They cannot be included in this general class of charitable non-profit organization.
Unknown Speaker: Tell me, suppose this -- the Church for ten miles in this parking lot.
What parking lot was because the church needed supplement -- to supplement its income.
Actually released as a commercial parking lot of seven days a week and the evidence were that that income was absolutely essential that the church itself would have to close down.
Are there any -- under Florida law would the -- this parking lot would be exempt?
Mr. Charles M. Whelan: No, it would not.
Unknown Speaker: Suppose it were owned by a charitable corporation --
Mr. Charles M. Whelan: It would not be exempted.
It has got to be used at least 25% or had to be used at least 25% of the time.
Its park, one of the home facility.
Unknown Speaker: I do not think I --
Mr. Charles M. Whelan: So it is completely separate and it is not used for the exempt purposes.
It simply is not exempt.
Then I would draw the attention of the Court to -- with typical structure of an American charitable non profit organizations, then think of any college or university of any hospital of any orphanage of good size.
Most of these organizations have in addition to the basic facilities that they are using, other facilities which are also important and necessary but which are open to the public in many cases and for which a charge is made.
The hospital cafeteria, the hospital parking lot, the auditorium in a college, it has never been a rule of American taw law that the only way of charitable non-profit organization or a Church can support itself is by free will offerings that are sufficient every year for its budget.
Every Church there and every State in the union and here in the District of Columbia, churches and non-profit charitable organizations have been allowed to engage in fund raising activities of various types of a more or less commercial character without losing the property tax exemption.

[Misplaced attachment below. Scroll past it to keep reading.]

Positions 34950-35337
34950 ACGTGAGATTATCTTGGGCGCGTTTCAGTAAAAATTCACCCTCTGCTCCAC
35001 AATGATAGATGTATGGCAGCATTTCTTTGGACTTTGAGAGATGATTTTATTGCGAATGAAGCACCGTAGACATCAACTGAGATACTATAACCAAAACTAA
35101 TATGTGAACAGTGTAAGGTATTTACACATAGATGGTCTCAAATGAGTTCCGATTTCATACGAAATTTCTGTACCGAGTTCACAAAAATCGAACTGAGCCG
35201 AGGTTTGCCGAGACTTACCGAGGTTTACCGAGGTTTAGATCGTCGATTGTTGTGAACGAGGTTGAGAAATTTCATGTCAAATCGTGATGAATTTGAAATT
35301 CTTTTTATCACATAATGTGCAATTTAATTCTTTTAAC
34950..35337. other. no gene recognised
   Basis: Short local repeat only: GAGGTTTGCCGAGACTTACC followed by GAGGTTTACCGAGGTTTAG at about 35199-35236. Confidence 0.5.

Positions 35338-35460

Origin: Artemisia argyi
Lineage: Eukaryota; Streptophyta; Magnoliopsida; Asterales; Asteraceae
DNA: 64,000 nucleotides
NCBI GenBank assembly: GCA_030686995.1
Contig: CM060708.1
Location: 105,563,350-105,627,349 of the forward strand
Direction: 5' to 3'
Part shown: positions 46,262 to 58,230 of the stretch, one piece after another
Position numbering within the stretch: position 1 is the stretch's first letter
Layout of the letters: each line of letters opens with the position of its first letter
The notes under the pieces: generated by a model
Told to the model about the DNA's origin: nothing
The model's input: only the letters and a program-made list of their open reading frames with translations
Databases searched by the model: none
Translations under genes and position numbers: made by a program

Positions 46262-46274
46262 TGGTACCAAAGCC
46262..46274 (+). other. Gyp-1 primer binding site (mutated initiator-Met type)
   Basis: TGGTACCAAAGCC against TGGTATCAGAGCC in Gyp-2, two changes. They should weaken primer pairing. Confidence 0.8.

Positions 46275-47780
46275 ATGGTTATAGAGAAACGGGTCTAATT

Now Florida, it is true has adopted a rule that is somewhat different in most States so far as I have been able to discover, if the property is rented that is the end of the matter.
But Florida permitted for a time, 75% rental without loss of the property tax exemptions.
But there is not any constitutional difference between this kind of permission for use, income producing use of the basic home facility and the permission that has been granted for such matters as dances and dinners and picnics and bazaars of all kind.
The rule has been in every American jurisdiction that non -- that exempt organizations have to be non-profit.
It has never been if they have to be non-productive but they have to be completely dependent upon the free will offerings of the public as a method of financing themselves.
Now, there have been in our history certain efforts now and then to change this rule and to require particularly the churches to be dependent on free will offerings may each year and only on those offering.
But no jurisdiction has ever adopted that particular rule of Law.
In this morning’s paper we read of the Johnson Foundation where a billion dollars has been donated for the charitable purposes of that foundation.